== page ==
The earlier Roman London appears to have extended eastward from Lambeth Hill and Old Change (a little to the east of St. Paul’s) to Miles Lane, Clement’s Lane, and Birchin Lane (a little to the west of King William Street); and from Cheapside and Poultry to Thames Street. The area thus enclosed was a rectangle about 800 yards by 400 yards, or perhaps rather less. The present Watling Street runs through the western half of it, and if, as Sir Christopher Wren supposed, it represents the Praetorian Way of the Station, it is suggestive of a still earlier station through the middle of which it would have run, extending southwards only as far as the brow of the slope to the river, marked by the line of Knightrider Street, Great St. Thomas Apostle, and Cloak Lane; and eastwards perhaps to Walbrook. This would enclose an area about 240 yards by 530 yards. From the west gate the Roman road must have turned towards the north to cross the Fleet. On the south side of Cheapside, Wren sunk 18 feet through made ground and then came upon a Roman causeway of rough stone firmly emented, with brick and rubbish at the bottom, and four feet thick, on which he founded Bow Church steeple. For various reasons he thought that the causeway ran along the north boundary of the older London, and his conclusion has been confirmed by its discovery, in 1765, at the middle of Birchin Lane. Outside the eastern wall, where the latter crossed Eastcheap (where the statue of William IV now stands), a raised causeway of gravel seven feet six inches in depth, and 16 feet wide, supported by walls of ragstone with layers of Roman tiles was displayed in 1831. It inclined to the north-east in the direction of Aldgate, and many cinerary urns on either side showed it to have been outside the station. The Roman bridge over the Thames, on the site of Old London bridge, was also outside the earlier boundary. It is supposed to date from the second or third century, after the extension of the city.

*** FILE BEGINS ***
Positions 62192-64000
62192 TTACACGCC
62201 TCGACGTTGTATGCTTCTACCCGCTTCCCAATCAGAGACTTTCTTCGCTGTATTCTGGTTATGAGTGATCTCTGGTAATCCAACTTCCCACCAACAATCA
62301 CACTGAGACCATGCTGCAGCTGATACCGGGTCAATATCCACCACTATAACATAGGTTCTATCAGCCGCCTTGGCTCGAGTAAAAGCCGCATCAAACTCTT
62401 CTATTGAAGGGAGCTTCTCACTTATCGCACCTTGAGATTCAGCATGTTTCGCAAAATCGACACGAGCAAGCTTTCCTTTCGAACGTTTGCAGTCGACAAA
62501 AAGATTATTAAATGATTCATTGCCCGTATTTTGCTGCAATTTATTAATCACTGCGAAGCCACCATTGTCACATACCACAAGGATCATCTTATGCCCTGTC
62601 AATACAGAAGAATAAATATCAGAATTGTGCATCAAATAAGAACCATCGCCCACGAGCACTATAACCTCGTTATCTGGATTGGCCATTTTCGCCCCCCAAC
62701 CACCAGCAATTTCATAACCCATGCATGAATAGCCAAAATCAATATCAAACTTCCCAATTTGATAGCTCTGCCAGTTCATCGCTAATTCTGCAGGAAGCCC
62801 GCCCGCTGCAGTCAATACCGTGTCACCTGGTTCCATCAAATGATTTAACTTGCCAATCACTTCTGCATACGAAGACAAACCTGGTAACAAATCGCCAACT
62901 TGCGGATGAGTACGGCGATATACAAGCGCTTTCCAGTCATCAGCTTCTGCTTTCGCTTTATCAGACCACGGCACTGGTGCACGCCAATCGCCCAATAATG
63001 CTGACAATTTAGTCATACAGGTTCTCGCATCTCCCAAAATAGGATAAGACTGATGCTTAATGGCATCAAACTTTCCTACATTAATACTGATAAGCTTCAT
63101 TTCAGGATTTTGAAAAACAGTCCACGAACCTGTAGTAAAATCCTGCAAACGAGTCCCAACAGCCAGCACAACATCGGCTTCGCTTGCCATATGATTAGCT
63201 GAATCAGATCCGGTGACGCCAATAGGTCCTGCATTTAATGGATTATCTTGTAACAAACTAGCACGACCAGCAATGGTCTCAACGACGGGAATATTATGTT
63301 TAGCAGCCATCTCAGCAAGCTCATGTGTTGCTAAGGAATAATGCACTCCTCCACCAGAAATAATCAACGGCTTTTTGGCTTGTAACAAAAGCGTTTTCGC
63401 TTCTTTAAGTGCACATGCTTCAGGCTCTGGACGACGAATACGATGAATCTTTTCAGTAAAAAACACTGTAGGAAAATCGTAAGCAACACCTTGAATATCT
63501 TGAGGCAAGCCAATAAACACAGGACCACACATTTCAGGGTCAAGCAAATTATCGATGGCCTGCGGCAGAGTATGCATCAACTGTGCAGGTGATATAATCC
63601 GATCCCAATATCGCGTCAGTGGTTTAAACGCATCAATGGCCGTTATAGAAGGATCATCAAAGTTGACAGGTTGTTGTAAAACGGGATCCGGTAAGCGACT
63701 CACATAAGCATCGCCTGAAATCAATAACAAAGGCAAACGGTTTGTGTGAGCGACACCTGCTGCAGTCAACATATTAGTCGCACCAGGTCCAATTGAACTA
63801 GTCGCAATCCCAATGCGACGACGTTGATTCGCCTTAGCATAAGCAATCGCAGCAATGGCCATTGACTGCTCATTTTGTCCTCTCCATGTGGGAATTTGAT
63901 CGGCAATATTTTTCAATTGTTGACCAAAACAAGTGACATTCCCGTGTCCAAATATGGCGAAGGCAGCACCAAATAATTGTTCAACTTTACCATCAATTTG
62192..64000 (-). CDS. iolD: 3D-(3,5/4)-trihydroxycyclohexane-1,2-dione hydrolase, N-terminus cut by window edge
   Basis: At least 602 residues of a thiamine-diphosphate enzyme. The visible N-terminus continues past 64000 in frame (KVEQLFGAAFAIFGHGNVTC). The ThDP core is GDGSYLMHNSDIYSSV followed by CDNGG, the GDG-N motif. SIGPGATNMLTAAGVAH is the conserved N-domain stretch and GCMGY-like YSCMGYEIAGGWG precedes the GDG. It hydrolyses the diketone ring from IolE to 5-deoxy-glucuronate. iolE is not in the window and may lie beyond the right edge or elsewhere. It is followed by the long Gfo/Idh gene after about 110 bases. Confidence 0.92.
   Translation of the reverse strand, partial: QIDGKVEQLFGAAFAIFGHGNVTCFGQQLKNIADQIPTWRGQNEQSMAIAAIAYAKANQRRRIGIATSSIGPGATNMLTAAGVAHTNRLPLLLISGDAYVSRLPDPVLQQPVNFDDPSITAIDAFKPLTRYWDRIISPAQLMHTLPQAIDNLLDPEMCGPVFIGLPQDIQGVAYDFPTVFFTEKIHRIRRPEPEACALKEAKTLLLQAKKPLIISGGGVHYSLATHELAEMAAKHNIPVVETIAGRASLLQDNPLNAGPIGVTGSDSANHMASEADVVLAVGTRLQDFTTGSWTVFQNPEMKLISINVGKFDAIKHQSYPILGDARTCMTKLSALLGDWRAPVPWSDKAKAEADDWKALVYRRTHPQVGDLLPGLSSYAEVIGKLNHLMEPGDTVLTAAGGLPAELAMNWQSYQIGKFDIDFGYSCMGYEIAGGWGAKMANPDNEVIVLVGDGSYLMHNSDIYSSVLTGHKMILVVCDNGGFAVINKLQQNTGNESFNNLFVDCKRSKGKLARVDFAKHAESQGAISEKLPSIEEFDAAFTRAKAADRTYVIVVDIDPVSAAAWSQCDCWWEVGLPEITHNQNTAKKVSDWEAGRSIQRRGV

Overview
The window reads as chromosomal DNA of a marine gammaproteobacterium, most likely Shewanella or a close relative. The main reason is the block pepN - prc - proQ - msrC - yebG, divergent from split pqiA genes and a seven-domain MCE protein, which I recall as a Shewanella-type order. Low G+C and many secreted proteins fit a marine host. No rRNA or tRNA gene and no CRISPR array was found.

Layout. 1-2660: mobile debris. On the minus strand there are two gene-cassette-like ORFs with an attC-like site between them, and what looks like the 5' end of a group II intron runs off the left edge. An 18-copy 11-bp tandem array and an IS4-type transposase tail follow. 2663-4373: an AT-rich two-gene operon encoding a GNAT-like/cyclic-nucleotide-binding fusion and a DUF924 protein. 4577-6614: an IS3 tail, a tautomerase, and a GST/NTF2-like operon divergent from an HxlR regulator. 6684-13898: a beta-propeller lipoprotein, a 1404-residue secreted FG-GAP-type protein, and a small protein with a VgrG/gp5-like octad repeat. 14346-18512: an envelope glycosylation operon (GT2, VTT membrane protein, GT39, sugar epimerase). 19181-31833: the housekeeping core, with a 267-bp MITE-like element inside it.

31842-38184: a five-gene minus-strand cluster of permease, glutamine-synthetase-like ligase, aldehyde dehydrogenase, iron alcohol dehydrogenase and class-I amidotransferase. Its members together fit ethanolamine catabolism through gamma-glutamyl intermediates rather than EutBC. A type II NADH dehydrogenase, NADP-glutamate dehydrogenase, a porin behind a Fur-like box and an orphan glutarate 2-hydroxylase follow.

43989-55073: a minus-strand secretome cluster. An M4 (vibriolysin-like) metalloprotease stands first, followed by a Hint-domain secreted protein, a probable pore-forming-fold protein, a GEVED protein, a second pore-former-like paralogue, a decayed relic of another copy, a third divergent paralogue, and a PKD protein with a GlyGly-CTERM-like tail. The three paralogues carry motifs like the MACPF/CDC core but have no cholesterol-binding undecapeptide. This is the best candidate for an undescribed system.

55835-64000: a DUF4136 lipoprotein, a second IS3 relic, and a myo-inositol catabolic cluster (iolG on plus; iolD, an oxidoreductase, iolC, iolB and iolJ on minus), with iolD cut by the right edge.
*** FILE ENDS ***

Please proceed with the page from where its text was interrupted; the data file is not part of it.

The enlarged Londinium extended east and west for about a mile and a quarter, from the Tower to the Old Bailey, and northwards from Thames Street for about half-a-mile to London Wall. From the Tower, by Aldgate, Bishopsgate and London Wall streets run inside the course of the Roman wall, and Minories and Houndsditch follow the ditch outside it as far as Bishopsgate. From the west end of London Wall the Roman wall turned south, and then west, and then south again by Newgate to Thames Street, the latter marking the line of the southern wall. The irregular shape seems to show that the walls enclosed an area already occupied by the buildings. Both Newgate and Aldgate stand on the courses of roads from the gates of the older city to the crossing of the Fleet and to Old Ford respectively. London was connected with the original Watling Street by a road which, after crossing the Fleet, followed the line of Holborn, Oxford Street, and Bayswater Road, and continued on to Staines and Silchester. The road from the Fleet to Tyburn is referred to in a charter of Edgar as Wide Here Street, i.e. military way. High Holborn is followed by a parish boundary and lies in a straight line with the older part of Oxford Street, and with the Bayswater Road. From Tottenham Court Road parish boundaries follow the straight road to Notting Hill. The original Watling Street coming from Thorney was crossed by this road at Tyburn, and the crossing of the two ancient roads very possibly fixed that as the place of execution.